Lisa: It’s so diverse!  I’ve died and gone to a PBS kids show.
[Kids in wheelchairs roll up out of nowhere.]

And this:

Marge: You’ll never guess how many bath towels they gave us.  Enough!
Bart: And there’s a DVD library of movies that haven’t been released yet!  Whoa.  Whoa.

The episode wasn’t completely without its charms, “Magazine Hater” magazine is pretty clever, and the cult of the lifeguard isn’t a terrible idea.  But, again and as usual, the stuff that has a little bit of thought to it is drowned in a sea of garbage that can’t rise to the level of being semi-clever or even coherent.  When this is your ending . . .

Best Vacation Ever!

. . . the ship has irreversibly foundered. 

Anyway, the numbers are in and they continue to be historically bad.  Only 5.00 million viewers sat through last night’s infomercial for Carnival and company before hitting up the buffet.  That ties last year’s “The Great Simpsina” for the fourth lowest number ever.  The post-New Year’s episodes of Season 22 generally hovered around six million viewers.  Season 23 is down to five million, and routinely fails to get even that many. 

17 Responses to ““Thanks, Zombie Simpsons!” – The Cruise Industry”

  1. 1 Stan
    30 April 2012 at 4:35 pm

    IMO it was one of those episodes in which they start up with already having a point in their plot (Bart hates everyday monotony, which is kinda something we didn’t see for a long time), but once they get to the next step it’s like a one card too many in a cardhouse and everything just falls apart.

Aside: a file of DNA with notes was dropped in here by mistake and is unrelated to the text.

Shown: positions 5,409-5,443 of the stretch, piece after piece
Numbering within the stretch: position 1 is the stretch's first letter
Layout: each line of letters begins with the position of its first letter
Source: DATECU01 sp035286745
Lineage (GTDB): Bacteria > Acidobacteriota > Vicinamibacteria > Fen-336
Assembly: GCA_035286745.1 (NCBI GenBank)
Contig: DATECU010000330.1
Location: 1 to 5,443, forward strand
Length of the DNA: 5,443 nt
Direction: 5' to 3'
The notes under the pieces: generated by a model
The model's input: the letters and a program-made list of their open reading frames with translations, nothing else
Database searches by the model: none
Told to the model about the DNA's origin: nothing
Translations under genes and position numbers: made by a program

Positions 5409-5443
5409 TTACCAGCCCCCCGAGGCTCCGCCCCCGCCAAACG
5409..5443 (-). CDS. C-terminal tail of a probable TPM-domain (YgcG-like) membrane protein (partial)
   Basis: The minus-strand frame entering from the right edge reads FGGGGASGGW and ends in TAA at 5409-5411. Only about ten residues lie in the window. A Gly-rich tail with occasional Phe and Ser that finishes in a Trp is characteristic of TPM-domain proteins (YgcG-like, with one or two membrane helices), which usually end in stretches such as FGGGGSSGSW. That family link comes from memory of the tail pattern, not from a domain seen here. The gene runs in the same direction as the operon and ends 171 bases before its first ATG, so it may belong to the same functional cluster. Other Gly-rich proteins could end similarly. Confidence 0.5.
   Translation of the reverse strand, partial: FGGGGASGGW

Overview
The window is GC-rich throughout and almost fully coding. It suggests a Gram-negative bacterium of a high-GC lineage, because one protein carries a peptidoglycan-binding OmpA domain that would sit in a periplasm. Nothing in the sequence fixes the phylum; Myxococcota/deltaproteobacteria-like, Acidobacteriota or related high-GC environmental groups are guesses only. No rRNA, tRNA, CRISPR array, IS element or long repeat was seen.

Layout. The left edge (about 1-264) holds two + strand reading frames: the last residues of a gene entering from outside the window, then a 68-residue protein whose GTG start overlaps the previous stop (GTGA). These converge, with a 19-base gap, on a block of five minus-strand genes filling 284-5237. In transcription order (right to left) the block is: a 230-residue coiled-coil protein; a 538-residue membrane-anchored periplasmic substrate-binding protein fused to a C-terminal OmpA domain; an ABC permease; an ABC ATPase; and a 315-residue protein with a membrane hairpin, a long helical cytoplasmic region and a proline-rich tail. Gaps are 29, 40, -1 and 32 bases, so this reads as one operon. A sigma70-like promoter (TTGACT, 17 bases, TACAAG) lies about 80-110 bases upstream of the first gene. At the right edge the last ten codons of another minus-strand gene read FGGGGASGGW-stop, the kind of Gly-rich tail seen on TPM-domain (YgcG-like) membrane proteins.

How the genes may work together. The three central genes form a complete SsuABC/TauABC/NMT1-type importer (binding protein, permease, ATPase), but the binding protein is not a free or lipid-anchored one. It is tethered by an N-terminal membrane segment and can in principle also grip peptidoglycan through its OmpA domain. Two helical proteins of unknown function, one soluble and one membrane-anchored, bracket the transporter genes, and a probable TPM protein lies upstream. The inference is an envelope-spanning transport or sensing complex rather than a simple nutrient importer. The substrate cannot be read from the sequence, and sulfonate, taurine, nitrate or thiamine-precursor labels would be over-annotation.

I’d also say that “Simpsons go to Antarctica” is the lowest-possible plotwise story of all the vacations they’ve had, as it doesn’t even get the C-plot status here. They simply needed that option checked and so they did. End of story.

  2. 2 Patrick
    30 April 2012 at 8:24 pm

    The american dad episode ‘the vacation goo’ came on the tv 2 hours ago and well yeah they made fun of the cruise industry that was funny and clever.

  3. 3 Patrick
    30 April 2012 at 8:29 pm

    Also they would freeze to death in real life but ZS is a zillion miles away from reality

  4. 30 April 2012 at 8:54 pm

    I THOUGHT that opening montage with Hot Chip was technically well done but it wasn’t actually funny and it went on too long. I did like how the ship got more and more diminished as the morales of the passengers did, though it’s kind of an obvious thing to do. KUDOS TO THEM FOR ACTUALLY HAVING NEW CHARACTERS AND NOT JUST THROWING RANDOM SIMPSONS UNIVERSE CHARACTERS IN THERE ON THE SHIP. In fact, this episode might have the lowest “Regular-Simpsons-universe-characters” episode of any.

    The ending, with (eehhhhh) Animal Collective and Bart sliding and then being old and dying was supposed to be sweet, but it just ended up being cheesy and fake… the show is too cold to have emotions at this point, so it just came off as shit.

    BAD episode.

    • 30 April 2012 at 8:55 pm

      Also re: David Foster Wallace .. I just got INFINITE JEST last week and it’s been ruling my life, so much so that I had to put down the DS’s HOTEL DUSK for a bit…so, I was taken aback a bit by them referencing DFW..

    • 6 Stan
      30 April 2012 at 10:12 pm